My daughter Zoey, 13, spent the past week at Camp EWALU in Strawberry Point.

It marks her fourth time at Bible camp. She’s been an “Explorer” and “Trailblazer.” She participated in the Music, Art, Drama (MAD) camp too. This year, she went to “Night Camp,” where campers stay up all night and sleep during the day.

Camp is tough. As many as 97 percent of children experience some occasional homesick feelings while at camp, notes Psychologist Michael Thompson in his book “What Camp Staff Can Do to Help Children.”

Feeling homesick is common. Most of the time it’s not severe, and it passes. EWALU allows letters to and from home and cautions against content that might exacerbate homesickness. In addition, EWALU discourages direct contact — phone calls or visits. Mobile phones and other electronic devices are forbidden.

As a parent, I admit camp is tough on me too. All week, I flashed on final images of Zoey standing beside her duffle, sleeping bag and sierra cup. She was flanked by college students who seemed to grow younger in my mind’s eye.

I worried Zoey would be scared or uncomfortable. Will she get enough to eat? Will she be safe? Will she have fun? Will she make memories?

It’s enough to make you wonder why I send Zoey to camp. I do so because she’ll have fun, make new friends and become more resourceful and resilient. She’ll develop in her faith in different ways — in an environment outside her comfort zone. It’s also good for her to learn being a little homesick isn’t the worst thing that can happen; it’s normal, and it passes.

For my part, I appreciate my particular religious denomination values outdoor ministry on this level. Our church assists us with paying for camp; our national denomination supports camping ministries.

I also send Zoey to camp because I’ll miss her. That’s not the worst thing that can happen. It’s normal, and it passes.

A generation ago, many children spent several weeks in the summer at either camp or a relative’s home.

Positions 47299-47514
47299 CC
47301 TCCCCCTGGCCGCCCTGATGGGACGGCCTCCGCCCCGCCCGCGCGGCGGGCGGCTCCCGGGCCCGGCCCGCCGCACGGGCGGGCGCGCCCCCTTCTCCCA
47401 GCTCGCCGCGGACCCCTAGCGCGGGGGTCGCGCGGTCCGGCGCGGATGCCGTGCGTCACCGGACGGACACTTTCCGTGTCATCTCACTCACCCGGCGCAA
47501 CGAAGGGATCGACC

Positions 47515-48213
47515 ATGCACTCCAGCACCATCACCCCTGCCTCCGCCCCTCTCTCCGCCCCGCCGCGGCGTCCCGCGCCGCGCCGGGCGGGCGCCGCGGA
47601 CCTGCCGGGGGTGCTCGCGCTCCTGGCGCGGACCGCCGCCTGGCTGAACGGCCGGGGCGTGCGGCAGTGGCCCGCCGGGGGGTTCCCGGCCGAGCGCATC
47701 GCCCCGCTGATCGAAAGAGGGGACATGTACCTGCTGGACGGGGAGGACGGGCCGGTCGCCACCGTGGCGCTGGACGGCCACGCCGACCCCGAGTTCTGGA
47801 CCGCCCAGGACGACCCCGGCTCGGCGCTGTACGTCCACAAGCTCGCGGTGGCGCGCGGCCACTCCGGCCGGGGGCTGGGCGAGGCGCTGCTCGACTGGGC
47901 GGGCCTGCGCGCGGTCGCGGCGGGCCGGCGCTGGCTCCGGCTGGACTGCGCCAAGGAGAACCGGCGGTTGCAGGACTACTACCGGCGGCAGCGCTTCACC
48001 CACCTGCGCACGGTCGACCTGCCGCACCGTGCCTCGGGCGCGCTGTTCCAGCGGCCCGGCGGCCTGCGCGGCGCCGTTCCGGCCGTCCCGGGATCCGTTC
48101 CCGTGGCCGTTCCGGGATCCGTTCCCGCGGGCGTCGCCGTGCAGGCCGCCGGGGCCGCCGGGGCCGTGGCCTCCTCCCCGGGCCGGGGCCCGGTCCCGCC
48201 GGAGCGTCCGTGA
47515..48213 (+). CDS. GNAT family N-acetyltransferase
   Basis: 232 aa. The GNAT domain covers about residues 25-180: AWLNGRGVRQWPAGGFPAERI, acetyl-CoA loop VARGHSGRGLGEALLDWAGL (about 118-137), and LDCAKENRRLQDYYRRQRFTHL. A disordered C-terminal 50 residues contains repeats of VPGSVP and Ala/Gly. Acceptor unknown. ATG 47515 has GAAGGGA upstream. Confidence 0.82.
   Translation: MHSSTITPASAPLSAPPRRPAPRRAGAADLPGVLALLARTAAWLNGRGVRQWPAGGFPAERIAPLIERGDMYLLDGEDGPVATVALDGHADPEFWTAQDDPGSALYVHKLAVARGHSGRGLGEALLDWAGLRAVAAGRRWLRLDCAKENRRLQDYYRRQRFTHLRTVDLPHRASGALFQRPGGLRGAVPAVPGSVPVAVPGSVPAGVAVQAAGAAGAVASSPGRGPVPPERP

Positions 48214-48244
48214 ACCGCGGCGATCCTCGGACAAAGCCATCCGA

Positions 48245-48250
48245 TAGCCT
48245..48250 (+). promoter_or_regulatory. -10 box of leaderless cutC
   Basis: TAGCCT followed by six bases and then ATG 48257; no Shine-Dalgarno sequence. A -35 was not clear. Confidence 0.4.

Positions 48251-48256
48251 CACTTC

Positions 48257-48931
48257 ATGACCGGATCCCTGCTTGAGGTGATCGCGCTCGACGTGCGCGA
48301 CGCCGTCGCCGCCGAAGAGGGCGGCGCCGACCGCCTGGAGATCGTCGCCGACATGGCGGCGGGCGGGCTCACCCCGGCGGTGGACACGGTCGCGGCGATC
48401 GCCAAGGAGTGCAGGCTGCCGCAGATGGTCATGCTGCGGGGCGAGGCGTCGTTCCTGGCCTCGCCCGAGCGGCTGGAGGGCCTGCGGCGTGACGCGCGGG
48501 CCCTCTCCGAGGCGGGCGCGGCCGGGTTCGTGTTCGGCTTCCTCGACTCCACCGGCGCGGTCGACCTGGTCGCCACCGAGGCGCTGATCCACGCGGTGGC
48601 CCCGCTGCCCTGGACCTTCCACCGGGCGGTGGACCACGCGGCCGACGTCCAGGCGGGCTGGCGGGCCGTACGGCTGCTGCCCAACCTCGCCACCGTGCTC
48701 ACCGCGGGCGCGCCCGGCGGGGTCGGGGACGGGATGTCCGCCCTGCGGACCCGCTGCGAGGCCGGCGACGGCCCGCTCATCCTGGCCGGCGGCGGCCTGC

It also was once commonplace for kids to walk and ride bicycles several blocks to friends homes, parks and other places. Today, we hold our kids close. Allowing kids the freedoms we enjoyed is perceived as such a rarity there’s actually a term for it: “free-range parenting.”

The notion is we were kids in “safer” times. However, that’s actually a well-worn myth, according to various data.

For example, rates of child homicide and all forms of premature death among children from birth to age 18 are at least at near-record lows, according to the Bureau of Justice Statistics. This gist, says The Washington Post, is kids today are safer than ever; children aged 5 to 14 have a 0.01 percent change of premature death.

The likelihood of child abduction is rare, too, and has dropped more than 40 percent in the past 20 years, notes the Federal Bureau of Investigation. Meanwhile, the National Highway Traffic Safety Administration states the number of child pedestrians struck and killed by cars dropped more than two-thirds, to less than 250 per year.

All that is to say my worries are likely unfounded. The benefits of camp outweigh my concerns about scary stuff that probably won’t happen. Plus, it’s good to challenge Zoey and myself to grow in our child-parent relationship.

A regular summertime appointment with a faith-based camp also sends kids the message we as parents place high value on unplugging from earbuds, text messages, Instagram and TV to reconnect with nature and grow in their religious beliefs.

Golden writes The Courier’s weekly faith and values column. Email her at onfaith@karrisgolden.com.

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